- Could we use exercise machines as energy sources?
- Which engine is better at high altitude: diesel or gasoline?
- What’s the difference between AC and DC?
- How do birds sit on high-voltage power lines without getting electrocuted?
- Is it possible to collect energy from a moving roller coaster?
- Which is more likely to happen first: solar panels on every home, or giant solar power plants?
- How does a battery work?
- Is there a way to harness electricity from lightning?
- What is the energy of gasoline compared to the same cost of other fuels in BTUs per dollar?
- Is it possible to collect energy from foot traffic?
How many wind turbines would it take to power all of New York City?
Several thousand could hypothetically do the job…By Leda Zimmerman
According to Paul Sclavounos, professor of mechanical engineering and naval architecture, 4,000 five megawatt turbines could meet New York City’s average annual electric consumption. The city’s five boroughs, plus Westchester, consumed around 60 thousand gigawatt-hours of electricity last year, according to ConEdison. That’s 60 billion kilowatt-hours a year.
This might sound like a lot, but it turns out New York City residents are among the greenest Americans, with households averaging 4,200 kilowatt-hours per year; typical households in less concentrated cities consume two to three times as much power. Still, even with the efficiencies of urban living, when the power needs associated with sweltering summers combine with the needs of bustling industrial and commercial sectors, New York’s utilities struggle to satisfy demand.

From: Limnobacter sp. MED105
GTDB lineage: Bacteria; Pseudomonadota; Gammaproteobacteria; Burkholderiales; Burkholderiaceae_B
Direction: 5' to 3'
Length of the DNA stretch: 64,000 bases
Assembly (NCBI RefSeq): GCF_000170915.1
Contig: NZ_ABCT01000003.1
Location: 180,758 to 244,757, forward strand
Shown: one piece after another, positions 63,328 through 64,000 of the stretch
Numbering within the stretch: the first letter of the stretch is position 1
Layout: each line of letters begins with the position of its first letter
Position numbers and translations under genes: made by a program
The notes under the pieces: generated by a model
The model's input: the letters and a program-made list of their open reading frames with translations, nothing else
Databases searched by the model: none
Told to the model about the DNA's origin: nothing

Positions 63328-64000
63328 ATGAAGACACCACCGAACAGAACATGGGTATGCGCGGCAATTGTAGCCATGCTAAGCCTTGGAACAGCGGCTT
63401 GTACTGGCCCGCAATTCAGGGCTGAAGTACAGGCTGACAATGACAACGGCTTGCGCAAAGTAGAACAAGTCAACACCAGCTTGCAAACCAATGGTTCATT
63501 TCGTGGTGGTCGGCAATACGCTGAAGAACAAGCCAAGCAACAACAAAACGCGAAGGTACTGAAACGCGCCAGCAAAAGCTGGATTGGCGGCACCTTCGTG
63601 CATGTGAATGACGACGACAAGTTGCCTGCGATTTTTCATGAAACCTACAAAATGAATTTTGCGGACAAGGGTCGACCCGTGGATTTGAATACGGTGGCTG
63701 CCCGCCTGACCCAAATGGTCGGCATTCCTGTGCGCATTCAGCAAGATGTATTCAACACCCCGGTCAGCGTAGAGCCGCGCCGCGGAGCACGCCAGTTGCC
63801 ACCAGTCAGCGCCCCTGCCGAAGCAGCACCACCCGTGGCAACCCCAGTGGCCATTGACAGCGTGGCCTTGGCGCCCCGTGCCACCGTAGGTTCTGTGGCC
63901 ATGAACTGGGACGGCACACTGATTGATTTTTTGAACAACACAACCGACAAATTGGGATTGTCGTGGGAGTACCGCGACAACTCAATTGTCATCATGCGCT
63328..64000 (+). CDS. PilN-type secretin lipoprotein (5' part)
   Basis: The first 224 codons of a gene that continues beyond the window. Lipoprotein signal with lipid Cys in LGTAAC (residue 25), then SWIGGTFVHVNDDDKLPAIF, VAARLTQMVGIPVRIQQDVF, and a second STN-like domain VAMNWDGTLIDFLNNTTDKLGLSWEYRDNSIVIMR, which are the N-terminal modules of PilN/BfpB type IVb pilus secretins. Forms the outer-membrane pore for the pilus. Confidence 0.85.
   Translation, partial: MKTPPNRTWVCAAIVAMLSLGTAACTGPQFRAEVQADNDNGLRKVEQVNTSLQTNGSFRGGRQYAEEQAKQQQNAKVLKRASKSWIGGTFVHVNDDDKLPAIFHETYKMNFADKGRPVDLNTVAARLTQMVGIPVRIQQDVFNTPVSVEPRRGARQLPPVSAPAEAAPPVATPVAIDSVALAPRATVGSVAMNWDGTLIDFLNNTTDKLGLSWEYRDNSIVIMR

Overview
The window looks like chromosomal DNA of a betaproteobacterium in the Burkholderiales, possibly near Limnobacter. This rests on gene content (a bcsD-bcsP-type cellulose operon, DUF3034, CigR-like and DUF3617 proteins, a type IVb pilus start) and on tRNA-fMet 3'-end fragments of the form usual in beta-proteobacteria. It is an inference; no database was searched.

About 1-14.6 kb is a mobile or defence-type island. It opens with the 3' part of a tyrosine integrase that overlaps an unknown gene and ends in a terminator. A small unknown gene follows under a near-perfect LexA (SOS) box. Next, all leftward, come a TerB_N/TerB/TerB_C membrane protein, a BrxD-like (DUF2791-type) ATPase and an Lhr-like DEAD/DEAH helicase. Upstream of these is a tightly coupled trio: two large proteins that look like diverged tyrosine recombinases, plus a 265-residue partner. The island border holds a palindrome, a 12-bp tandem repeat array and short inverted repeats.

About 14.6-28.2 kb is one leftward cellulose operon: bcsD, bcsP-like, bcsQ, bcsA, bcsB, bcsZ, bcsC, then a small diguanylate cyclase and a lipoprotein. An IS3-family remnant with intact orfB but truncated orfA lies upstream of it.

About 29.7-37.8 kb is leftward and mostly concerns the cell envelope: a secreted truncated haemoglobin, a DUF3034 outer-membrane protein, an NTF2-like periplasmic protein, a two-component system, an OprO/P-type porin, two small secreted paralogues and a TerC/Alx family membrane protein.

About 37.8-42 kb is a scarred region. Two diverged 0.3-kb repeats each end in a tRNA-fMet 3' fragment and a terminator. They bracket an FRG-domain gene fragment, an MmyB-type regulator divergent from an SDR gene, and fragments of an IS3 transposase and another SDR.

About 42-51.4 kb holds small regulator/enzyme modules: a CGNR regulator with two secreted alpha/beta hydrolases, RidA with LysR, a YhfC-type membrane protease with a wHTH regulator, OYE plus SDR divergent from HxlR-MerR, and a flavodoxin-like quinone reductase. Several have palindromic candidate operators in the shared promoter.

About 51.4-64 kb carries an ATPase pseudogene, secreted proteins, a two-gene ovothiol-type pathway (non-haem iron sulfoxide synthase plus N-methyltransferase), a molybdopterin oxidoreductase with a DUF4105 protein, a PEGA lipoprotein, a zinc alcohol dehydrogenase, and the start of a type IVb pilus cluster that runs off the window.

Sclavounos has been developing technology for ocean-based wind farms that could really help New York and other coastal cities with growing appetites for electricity. Unlike most offshore installations, which are fixed, bottom-mounted structures near the shore, the wind farms Sclavounos envisions involve a floating array of multi-mega watt turbines located miles from the coastline, and virtually invisible from shore. The absence of any visual impact, believes Sclavounos, lends a critical advantage to his offshore technology since many coastal property owners object to seeing giant windmills in their “backyard.”
The tower for each turbine would stretch 90 meters above the surface of the sea, supporting blades reaching 125 meters in diameter. The whole apparatus would rest on special buoys, one kilometer apart, with strong mooring systems to take big waves. Sub-sea cables dug into trenches would channel electricity generated by each turbine to the electric grid onshore.
Sclavounos calculates that a wind farm sufficient to power all of New York City would spread over 4,000 square kilometers of offshore terrain — 40 by 40 miles, or a land area roughly equivalent to half of Yellowstone National Park. A wind farm of a more typical size, one rated 300 megawatts, say, would occupy a five-by-five mile swath of ocean and could power 1.5% of the city. “That’s a start,” says Sclavounos.
Posted: March 30, 2010